Fast-growing digital bank Monzo is set to raise fresh funds from a US investor that could double its value to £2bn in a deal that will make it the second largest fintech startup in Britain.
The challengerbank, which has won 1.2 million customers since launch in 2015, is reportedly close to clinching £100m from a new but unnamed American investor just months after raising £20m in a crowdfunding campaign that involved many of its customers.
If the new investment goes ahead, Monzo will leapfrog rival Revolut as the UK’s second most valuable fintech startup, behind small business lender OakNorth.
The new investment also suggests that the 36,000 small investors who took part in the crowdfunding may already be sitting on significant paper gains, with Monzo’s popular community forum buzzing with the news.
A user identified as a crowdfunding investor on Monzo’s community forum said the shares would probably be worth “£12-14 minimum now, if the news of an increased valuation is true”. At the time of the crowdfunding, the shares were valued at around £7.70, although the shares are not tradable.
Another asked: “How much are Round One investors smiling today?” User bretonhill, also tagged as a crowdfunding investor, replied: “Personally, I can tell you: a lot. Lovely news to wake up to on a lazy Sunday!”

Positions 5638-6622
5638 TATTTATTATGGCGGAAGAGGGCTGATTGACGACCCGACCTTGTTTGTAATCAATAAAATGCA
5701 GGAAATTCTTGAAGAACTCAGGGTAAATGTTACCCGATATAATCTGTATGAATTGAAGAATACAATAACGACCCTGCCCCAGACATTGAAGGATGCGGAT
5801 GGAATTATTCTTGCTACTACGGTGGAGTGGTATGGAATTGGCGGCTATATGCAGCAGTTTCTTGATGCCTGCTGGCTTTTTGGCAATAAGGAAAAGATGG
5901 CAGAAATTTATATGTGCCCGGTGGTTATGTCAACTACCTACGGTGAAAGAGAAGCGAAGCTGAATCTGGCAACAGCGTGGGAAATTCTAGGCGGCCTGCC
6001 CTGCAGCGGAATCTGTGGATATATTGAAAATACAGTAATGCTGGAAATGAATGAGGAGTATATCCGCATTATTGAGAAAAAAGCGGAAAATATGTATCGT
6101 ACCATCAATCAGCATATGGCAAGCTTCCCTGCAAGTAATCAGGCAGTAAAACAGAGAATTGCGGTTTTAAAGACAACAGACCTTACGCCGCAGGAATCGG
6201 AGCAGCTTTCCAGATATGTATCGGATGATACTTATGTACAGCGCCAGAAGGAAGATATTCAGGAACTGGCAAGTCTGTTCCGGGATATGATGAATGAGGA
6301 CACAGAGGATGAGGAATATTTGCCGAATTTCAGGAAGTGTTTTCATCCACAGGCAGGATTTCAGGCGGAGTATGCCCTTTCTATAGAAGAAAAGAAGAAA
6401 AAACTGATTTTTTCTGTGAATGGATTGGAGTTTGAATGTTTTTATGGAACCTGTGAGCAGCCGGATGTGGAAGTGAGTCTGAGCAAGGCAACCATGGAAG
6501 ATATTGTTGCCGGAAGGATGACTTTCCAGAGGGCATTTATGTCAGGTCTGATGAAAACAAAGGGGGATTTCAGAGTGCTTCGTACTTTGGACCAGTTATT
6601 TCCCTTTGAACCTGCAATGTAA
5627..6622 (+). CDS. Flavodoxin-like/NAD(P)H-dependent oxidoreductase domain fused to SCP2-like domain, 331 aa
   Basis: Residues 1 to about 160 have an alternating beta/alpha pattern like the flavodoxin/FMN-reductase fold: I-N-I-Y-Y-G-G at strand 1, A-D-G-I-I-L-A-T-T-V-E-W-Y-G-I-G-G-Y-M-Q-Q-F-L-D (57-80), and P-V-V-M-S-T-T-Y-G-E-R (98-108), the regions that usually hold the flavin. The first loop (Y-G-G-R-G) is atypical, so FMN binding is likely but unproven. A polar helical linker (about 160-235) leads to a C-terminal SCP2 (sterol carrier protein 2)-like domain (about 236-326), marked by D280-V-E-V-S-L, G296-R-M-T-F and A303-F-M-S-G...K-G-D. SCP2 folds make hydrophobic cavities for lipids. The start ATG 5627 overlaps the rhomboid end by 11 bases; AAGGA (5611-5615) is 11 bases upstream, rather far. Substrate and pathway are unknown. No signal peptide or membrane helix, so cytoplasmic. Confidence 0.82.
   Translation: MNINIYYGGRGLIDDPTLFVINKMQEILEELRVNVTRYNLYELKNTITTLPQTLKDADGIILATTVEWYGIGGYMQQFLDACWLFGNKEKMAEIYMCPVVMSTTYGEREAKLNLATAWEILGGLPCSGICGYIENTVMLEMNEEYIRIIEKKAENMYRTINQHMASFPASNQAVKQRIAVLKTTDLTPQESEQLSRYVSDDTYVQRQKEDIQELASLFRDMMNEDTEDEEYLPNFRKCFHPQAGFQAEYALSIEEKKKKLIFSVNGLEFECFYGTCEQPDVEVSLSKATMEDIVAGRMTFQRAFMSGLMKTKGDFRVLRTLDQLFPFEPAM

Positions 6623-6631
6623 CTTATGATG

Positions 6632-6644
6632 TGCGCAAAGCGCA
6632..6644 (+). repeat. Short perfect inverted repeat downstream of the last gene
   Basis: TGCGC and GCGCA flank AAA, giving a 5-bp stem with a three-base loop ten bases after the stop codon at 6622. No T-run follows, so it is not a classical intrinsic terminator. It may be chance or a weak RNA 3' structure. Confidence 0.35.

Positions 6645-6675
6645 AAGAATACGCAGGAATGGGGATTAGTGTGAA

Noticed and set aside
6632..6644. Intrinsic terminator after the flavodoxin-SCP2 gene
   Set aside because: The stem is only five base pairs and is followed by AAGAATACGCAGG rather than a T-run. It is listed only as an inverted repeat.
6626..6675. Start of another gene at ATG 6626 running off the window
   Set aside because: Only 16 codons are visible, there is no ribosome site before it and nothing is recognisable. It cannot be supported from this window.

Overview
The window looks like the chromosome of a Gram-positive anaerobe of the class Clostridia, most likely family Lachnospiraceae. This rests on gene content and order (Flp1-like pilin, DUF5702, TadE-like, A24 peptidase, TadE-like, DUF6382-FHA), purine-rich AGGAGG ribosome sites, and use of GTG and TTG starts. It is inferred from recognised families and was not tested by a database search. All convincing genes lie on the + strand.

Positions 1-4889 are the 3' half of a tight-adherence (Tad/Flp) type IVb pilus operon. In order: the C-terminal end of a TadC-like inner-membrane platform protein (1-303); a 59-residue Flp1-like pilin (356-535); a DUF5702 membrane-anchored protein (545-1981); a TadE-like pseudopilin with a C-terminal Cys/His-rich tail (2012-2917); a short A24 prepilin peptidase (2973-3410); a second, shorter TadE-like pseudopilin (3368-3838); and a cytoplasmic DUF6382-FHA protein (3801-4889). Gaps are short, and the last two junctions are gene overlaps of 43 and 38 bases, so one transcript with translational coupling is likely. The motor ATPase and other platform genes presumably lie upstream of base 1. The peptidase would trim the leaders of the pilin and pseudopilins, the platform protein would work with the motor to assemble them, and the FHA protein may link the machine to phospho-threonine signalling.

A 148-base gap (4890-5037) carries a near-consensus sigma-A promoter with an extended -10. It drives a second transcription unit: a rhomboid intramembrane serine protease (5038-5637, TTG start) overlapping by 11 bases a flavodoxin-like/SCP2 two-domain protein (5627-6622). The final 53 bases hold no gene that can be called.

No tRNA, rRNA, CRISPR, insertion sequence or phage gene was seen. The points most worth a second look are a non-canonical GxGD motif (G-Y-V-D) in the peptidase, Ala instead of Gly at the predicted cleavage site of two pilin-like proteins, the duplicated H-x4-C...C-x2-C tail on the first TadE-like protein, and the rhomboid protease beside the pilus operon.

It also prompted speculation over a near-term stock market flotation for Monzo. However the bank has yet to report a profit, and recorded a £33.1m pretax loss in the year to February 2018, up from a £7.9m loss a year earlier, due to higher operating costs.
The Sunday Times, which first reported news of the investment, said Monzo’s board of directors have already approved the American’s cash injection, but warned of a potential delay. Monzo could be waiting months for regulatory approval from the City’s Prudential Regulation Authority.
Monzo did not respond to requests for comment.
Monzo was forced to defend its crowdfunding efforts late last year, after it was accused of allowing customers to borrow from the bank using its overdraft facility – which costs 50p a day – to buy shares.
Companies are banned from lending money to customers to help them buy the firm’s shares. It is meant to avoid the creation of false markets, though the use of overdrafts is not covered by the rules.